The Justice and Home Affairs Council (JHA) is composed of the Ministers of Justice and/or Home Affairs of the Member States of the European Union.
In the Council of the European Union, the ministers from the EU Member States take a joint decision on the policy to be implemented within the EU. The Council is supported by the Committee of Permanent Representatives, which prepares decisions and guards the implementation and adherence of the decisions monitored by the Council.
The Council has six formal meetings a year. The EU presidency is free to organise several informal meetings as well.
Since the mid seventies the Member States began to cooperate in the field of Justice and Home Affairs on an informal and intergovernmental basis outside the communautarian framework. In 1990, Germany, France, the Netherlands, Belgium and Luxemburg have signed and ratified the Schengen Agreement, which was an important step towards multilateral cooperation among the Member States. Ever since, several other Member States have entered the Schengen Agreement.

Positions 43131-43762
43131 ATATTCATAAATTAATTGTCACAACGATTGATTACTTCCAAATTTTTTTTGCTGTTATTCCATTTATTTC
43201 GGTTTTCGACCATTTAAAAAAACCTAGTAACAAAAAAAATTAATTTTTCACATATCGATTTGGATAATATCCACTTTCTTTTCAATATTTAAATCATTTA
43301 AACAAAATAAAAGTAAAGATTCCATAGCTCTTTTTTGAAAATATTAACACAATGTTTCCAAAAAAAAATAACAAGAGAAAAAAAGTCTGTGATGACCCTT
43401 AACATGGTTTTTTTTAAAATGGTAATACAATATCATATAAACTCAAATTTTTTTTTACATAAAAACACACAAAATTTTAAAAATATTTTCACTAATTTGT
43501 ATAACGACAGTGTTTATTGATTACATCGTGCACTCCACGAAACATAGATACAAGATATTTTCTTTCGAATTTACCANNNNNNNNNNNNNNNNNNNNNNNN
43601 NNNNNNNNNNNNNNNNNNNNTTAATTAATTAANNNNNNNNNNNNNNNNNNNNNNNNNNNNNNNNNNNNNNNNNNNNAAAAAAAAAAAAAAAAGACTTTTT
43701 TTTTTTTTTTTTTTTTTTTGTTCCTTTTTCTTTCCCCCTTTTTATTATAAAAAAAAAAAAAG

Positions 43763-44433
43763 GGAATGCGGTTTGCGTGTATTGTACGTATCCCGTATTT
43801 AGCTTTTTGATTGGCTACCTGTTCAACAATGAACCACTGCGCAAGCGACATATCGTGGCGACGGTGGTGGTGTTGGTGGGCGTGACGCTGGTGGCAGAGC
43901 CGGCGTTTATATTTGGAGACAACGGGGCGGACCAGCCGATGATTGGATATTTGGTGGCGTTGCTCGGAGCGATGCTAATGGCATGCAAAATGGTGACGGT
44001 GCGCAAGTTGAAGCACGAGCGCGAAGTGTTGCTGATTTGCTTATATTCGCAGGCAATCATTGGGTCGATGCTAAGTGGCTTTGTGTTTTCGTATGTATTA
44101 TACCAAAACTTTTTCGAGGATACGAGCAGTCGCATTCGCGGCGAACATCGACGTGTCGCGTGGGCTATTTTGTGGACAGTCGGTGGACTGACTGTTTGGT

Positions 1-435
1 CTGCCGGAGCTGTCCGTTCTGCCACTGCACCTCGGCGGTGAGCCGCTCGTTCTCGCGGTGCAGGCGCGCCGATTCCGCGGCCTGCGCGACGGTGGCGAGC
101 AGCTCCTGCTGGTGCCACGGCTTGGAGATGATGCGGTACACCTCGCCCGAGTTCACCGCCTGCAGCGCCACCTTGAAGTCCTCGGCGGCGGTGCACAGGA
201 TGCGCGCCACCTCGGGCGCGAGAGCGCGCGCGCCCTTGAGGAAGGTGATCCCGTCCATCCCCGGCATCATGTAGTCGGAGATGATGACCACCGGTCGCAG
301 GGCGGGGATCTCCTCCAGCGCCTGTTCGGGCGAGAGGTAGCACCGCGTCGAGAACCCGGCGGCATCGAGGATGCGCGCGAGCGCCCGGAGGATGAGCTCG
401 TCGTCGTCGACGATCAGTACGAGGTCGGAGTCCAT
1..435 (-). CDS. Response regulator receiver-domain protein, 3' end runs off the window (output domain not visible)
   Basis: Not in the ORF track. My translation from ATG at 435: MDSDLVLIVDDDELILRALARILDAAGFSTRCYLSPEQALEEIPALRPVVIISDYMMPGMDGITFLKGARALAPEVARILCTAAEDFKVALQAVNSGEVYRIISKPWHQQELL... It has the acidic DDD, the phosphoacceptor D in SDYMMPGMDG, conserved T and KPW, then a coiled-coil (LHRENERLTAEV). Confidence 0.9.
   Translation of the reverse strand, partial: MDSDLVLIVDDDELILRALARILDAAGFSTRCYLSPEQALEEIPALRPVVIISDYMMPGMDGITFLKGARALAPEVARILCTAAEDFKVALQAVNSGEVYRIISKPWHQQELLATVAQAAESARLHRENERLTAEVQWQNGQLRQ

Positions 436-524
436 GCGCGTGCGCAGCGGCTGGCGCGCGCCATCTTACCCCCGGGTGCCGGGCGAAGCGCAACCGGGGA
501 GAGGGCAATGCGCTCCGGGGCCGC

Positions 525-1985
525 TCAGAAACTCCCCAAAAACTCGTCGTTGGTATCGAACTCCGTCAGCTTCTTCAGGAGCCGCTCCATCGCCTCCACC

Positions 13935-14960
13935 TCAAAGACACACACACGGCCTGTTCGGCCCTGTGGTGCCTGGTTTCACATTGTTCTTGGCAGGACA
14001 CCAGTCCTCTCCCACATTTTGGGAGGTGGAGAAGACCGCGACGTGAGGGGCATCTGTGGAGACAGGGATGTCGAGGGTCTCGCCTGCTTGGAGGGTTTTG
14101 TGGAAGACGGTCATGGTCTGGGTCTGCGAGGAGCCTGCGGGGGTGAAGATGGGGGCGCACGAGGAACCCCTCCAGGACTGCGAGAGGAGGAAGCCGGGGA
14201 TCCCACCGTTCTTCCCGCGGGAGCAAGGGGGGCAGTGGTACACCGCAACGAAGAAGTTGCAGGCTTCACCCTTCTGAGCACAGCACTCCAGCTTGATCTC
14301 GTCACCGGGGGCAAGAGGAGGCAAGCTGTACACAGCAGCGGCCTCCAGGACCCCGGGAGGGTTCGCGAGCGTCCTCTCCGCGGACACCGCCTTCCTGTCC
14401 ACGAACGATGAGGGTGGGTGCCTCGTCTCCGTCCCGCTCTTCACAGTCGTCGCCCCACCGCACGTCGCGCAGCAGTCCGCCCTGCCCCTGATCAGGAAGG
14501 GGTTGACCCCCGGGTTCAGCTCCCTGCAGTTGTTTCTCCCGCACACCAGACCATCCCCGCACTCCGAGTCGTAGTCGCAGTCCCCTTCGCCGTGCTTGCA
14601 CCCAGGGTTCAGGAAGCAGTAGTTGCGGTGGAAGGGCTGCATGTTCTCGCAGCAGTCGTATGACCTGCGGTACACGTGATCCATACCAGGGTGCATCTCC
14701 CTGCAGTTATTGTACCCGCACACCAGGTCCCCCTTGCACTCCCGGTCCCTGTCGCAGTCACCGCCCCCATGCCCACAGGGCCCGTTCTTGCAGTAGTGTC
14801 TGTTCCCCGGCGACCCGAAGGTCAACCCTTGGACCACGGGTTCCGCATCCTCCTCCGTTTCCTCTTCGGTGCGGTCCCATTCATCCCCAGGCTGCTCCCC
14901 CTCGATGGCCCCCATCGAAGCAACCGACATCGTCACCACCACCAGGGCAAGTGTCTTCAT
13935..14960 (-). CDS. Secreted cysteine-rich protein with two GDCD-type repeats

The Treaty on the European Union (TEU) which came into force in November 1993, allowed Justice and Home Affairs into the institutional framework of the EU. The Schengen prerogatives subsequently became part of this framework as a result of the coming into force of the Treaty of Amsterdam in May 1999.
This council deals with, among others, the following policy fields:
-justice and home affairs (including civil defense)
-asylum and migration
-Schengen and visa policy
-police cooperation and customs control